A top Chinese diplomat on Monday rejected linking Iran's nuclear program to trade, adding to tensions with Washington on the eve of a visit by U.S. Treasury Secretary Timothy Geithner to seek support for sanctions on Tehran's oil industry.
A deputy foreign minister, Cui Tiankai, said China's trade with Iran, an important oil supplier, has nothing to do with the Iranian nuclear program.
Washington is pressuring Tehran to abandon what Western governments say is an effort to develop nuclear weapons. Sanctions approved by President Barack Obama on New Year's Eve would bar financial institutions that deal with Iran's central bank from the U.S. market.
"The normal trade relations and energy cooperation between China and Iran have nothing to do with the nuclear issue," Cui told reporters. "We should not mix issues with different natures, and China's legitimate concerns and demands should be respected."
China's fast-growing economy is the world's biggest energy consumer and obtained about 11 percent of its oil imports from Iran last year. Industry analysts say Beijing is unlikely to support an oil embargo against Iran because such huge imports would be next to impossible to obtain from other sources.
The sanctions have led to a clash of interests between Washington and key commercial and strategic partners in Asia.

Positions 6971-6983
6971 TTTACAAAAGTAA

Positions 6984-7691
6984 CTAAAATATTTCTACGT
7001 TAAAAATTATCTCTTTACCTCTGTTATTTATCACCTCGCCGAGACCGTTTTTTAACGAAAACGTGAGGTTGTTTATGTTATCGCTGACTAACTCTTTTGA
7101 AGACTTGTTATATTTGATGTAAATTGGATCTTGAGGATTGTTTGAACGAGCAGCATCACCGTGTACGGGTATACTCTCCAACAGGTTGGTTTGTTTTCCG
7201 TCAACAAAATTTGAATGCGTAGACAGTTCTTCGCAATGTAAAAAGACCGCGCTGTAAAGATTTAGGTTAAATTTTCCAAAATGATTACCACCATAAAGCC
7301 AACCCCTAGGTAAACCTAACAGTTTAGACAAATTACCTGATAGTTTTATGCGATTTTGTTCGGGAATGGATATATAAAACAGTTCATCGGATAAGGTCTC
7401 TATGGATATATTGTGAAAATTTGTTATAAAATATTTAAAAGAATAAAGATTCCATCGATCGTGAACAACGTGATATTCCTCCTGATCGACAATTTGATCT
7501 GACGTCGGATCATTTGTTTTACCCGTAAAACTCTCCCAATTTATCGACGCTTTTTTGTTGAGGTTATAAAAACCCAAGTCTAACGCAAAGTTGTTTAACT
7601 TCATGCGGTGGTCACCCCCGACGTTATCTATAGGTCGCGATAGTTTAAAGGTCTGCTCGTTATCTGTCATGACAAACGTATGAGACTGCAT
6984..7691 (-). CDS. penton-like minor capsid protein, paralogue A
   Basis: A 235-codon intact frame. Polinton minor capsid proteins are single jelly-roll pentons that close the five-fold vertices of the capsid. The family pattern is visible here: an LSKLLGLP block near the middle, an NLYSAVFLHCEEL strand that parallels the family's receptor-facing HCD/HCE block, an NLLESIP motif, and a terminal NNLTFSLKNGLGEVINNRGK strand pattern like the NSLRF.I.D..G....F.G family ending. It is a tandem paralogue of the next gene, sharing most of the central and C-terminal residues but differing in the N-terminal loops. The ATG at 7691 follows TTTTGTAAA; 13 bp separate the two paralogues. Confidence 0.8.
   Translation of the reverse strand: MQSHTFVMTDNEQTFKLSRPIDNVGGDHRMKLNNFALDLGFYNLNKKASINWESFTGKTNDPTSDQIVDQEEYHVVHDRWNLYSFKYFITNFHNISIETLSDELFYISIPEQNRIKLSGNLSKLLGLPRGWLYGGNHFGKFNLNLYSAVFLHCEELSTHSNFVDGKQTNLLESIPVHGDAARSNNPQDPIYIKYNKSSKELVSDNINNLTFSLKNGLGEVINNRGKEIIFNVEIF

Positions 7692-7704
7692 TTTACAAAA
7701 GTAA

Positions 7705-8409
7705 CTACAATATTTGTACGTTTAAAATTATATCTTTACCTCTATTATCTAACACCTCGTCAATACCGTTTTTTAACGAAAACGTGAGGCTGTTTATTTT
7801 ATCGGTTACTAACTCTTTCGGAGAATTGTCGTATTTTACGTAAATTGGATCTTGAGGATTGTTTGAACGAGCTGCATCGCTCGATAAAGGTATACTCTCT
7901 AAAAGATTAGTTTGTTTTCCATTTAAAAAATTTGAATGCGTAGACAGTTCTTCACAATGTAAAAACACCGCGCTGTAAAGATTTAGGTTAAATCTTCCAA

South Korea and Japan also depend on Iranian oil and are negotiating with Washington in an effort to keep supplies flowing. South Korea obtains up to 10 percent of its oil from Iran, while Japan gets nearly 9 percent.
The dispute threatens to add to irritants in U.S.-Chinese ties, which are strained by disputes over market access and pressure on Beijing to ease currency controls that Washington complains are swelling its trade surplus.
"We feel strongly that all countries including China ought to be looking hard at how we can reduce dependence on Iranian oil as a way to send a signal to that government that it needs to come back under compliance with its international obligations," U.S. State Department spokeswoman Victoria Nuland told a news briefing in Washington.
Cui, one of the top officials in charge of relations with Washington, said Beijing supports nuclear nonproliferation efforts but believes Iran is entitled to develop peaceful atomic energy.
He rejected suggestions that anyone who does business with Iran is providing money for nuclear programs.
"According to this logic, if the Iranians have enough money to feed their population, then they have the ability to develop nuclear programs. If that is the case, should we also deny Iran the opportunity to feed its population?" he said.
"We believe the livelihood of the Iranian people and the normal economic ties between countries in the world and Iran should not be affected."
Chinese purchases of Iranian crude averaged about 560,000 barrels per day in 2011, rising to 617,000 barrels in November, close to one-third of Iran's total exports of 2.2 million barrels per day, according to oil industry analysts Argus Media.
Associated Press writer Matthew Pennington in Washington contributed to this report.